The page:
In Calif, mentioning anything that jeopardizes any aspect of the “hispanics uber alles” sanctity offered only for people of that race is dangerous. The local DA adheres to the above formula. In fact, I suspect that if anyone who is injured by not being hired then attempted to do something about it legally, they might be charged with being a full out hater guilty of a hate crime. To avoid being a “hater” a person has to avoid even considering that they deserve equal treatment with newly arrived immigrants, as after all, shouldn’t white citizens be willing to suffer a bit to make up for their awesome white privileges?

    • #1
    • February 26, 2020, at 8:13 PM PST
    • 7 likes
  2. Clifford A. Brown Contributor
    Clifford A. Brown

    CarolJoy, Above Top Secret (View Comment):

    This is a big relief, but what does it mean?

    If I again this summer hear of young American citizens being turned away from summer jobs at the pear packing plant, can they have legal relief for the discrimination imposed against them due to their being the wrong race. (In other posts, I have harped on how college aged young people, as well as about to retire, but in good health older people, are told by the white managerial crowd “We can’t hire you for seasonal work, as that would upset our hispanic foreman who wants only Spanish speaking people here on the job.)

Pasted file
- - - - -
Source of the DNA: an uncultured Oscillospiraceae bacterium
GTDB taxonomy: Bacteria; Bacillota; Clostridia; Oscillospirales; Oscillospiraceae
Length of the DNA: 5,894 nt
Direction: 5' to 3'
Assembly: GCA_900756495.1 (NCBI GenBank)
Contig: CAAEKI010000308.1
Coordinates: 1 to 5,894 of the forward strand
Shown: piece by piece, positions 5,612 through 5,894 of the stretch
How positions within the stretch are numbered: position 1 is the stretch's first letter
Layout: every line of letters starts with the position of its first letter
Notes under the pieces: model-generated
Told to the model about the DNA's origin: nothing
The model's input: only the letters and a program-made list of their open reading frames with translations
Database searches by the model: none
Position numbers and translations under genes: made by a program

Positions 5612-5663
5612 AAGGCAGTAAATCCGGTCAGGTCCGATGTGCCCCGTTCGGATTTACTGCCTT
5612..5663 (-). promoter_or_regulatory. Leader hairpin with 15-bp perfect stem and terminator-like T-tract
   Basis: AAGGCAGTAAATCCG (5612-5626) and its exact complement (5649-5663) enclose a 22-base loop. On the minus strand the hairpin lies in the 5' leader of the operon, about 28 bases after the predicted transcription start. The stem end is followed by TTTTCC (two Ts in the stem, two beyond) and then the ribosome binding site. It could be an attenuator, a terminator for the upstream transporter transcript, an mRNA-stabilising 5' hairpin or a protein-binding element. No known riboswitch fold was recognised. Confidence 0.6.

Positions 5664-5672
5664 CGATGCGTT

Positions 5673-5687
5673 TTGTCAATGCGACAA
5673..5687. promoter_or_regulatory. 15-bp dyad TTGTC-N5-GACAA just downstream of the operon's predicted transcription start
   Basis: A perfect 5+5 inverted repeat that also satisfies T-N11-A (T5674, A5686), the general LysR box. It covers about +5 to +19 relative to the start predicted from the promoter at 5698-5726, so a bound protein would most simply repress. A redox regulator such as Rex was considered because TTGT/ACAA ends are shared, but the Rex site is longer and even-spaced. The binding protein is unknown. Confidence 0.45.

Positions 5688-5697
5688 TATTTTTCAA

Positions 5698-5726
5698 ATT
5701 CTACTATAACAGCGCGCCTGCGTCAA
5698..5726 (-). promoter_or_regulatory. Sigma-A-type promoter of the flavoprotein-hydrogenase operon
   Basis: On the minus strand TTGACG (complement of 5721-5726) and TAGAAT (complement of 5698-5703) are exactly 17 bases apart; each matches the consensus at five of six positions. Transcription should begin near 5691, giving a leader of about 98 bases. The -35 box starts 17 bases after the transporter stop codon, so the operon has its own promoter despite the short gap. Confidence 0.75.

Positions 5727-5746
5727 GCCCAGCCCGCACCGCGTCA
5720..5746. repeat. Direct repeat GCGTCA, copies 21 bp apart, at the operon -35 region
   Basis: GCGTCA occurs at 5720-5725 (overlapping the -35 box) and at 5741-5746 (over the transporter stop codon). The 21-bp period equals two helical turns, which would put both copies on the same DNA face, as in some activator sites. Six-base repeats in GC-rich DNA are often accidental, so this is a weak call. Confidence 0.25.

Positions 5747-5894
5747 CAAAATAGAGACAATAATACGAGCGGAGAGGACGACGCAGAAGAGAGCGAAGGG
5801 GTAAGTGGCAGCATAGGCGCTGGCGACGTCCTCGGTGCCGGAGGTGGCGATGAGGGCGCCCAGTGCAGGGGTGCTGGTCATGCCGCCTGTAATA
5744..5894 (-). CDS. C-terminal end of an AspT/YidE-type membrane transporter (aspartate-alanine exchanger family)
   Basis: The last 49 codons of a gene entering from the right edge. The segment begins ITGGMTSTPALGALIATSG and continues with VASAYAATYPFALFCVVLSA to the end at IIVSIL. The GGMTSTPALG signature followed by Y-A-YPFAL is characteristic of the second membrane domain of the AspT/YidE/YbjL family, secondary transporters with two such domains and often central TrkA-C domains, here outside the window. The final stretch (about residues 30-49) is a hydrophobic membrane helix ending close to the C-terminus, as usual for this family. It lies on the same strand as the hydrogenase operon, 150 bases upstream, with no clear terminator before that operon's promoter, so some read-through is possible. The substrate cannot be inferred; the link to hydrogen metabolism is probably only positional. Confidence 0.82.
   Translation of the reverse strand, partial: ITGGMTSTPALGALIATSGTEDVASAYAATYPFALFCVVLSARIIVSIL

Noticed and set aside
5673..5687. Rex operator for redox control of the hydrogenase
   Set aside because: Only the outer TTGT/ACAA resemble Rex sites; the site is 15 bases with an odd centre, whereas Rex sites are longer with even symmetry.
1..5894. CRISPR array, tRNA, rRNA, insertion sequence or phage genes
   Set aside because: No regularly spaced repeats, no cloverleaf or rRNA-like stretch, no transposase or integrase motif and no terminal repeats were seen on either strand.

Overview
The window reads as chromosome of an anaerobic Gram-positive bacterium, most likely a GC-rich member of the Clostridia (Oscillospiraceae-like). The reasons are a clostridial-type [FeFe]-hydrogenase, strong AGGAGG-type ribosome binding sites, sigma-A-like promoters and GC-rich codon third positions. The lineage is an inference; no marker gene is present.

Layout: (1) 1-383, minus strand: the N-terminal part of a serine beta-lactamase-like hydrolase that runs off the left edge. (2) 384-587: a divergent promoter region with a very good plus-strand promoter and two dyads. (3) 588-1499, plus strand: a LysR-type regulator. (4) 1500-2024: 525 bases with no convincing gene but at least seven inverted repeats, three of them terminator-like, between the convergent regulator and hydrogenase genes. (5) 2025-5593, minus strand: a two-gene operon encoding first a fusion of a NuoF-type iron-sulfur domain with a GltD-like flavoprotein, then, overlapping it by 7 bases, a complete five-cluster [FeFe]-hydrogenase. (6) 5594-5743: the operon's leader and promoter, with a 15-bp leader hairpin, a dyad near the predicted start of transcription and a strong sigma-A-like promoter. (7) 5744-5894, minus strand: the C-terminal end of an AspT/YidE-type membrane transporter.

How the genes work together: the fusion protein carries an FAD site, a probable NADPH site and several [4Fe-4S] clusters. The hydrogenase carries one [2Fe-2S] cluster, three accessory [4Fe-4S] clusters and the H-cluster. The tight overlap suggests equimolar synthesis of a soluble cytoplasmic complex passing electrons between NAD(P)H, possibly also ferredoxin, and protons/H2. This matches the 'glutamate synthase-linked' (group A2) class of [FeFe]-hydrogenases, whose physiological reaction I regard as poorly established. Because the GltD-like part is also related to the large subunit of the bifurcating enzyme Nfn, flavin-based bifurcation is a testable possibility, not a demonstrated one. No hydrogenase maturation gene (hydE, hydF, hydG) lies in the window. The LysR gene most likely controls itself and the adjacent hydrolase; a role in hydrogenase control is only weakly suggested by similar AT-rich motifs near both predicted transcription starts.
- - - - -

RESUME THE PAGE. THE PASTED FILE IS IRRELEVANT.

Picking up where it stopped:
In Calif, mentioning anything that jeopardizes any aspect of the “hispanics uber alles” sanctity offered only for people of that race is dangerous. The local DA adheres to the above formula. In fact, I suspect that if anyone who is injured by not being hired then attempted to do something about it legally, they might be charged with being a full out hater guilty of a hate crime. To avoid being a “hater” a person has to avoid even considering that they deserve equal treatment with newly arrived immigrants, as after all, shouldn’t white citizens be willing to suffer a bit to make up for their awesome white privileges?

    I do not see any connection with the original post. What the decision means is that New York, Connecticut, and Vermont must choose between cooperating with ICE or forfeiting one specific federal grant, at least until the district court rules on the facts of the case and the Second Circuit gets that decision for appellate review on the facts and the law.

    • #2
    • February 26, 2020, at 8:47 PM PST
    • 4 likes
  3. Old Bathos Moderator

    It is abundantly clear that the left intends to dismantle immigration law and ultimately force an unwilling majority of American citizens to accept open borders and instant voter registration for foreign welfare seekers. The alleged “compassion” of The Wise Latina notwithstanding this is a sustained hate crime against American values, governance, and culture.